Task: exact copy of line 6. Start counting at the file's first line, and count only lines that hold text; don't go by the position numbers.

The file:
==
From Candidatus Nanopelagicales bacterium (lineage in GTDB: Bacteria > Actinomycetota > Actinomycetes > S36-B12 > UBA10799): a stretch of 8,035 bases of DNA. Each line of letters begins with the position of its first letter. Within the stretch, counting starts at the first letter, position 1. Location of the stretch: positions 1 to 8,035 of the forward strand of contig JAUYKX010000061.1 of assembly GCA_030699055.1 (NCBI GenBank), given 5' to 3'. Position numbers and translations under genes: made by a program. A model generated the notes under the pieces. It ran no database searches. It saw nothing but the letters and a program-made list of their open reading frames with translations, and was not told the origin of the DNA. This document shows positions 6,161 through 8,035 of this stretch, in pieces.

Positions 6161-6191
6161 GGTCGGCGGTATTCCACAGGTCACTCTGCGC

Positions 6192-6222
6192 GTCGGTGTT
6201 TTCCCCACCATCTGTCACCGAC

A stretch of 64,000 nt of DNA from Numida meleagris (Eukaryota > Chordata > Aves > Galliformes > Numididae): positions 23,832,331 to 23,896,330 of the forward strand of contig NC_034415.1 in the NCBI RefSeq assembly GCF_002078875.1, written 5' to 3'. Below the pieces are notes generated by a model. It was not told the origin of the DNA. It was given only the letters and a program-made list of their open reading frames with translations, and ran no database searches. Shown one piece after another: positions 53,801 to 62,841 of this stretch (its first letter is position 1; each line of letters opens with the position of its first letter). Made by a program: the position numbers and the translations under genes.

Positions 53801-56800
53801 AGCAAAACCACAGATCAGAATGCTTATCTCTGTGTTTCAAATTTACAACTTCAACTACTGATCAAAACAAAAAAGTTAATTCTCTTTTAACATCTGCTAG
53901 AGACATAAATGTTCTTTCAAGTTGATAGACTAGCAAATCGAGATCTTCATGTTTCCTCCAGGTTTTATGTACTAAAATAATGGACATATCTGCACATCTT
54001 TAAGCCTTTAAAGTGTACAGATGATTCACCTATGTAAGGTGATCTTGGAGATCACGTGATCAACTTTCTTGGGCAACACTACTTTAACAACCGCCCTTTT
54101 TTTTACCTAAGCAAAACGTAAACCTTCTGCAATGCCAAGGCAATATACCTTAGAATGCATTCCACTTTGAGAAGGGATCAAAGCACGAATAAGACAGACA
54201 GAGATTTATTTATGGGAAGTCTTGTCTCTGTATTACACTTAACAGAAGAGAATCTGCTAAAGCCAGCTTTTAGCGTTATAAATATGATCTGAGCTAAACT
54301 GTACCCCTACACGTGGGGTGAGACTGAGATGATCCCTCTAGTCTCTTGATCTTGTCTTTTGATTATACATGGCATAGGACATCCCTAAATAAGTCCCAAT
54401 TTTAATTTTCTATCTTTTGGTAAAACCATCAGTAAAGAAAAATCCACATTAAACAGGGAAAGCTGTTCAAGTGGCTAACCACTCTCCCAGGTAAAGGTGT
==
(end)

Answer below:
6201 TTCCCCACCATCTGTCACCGAC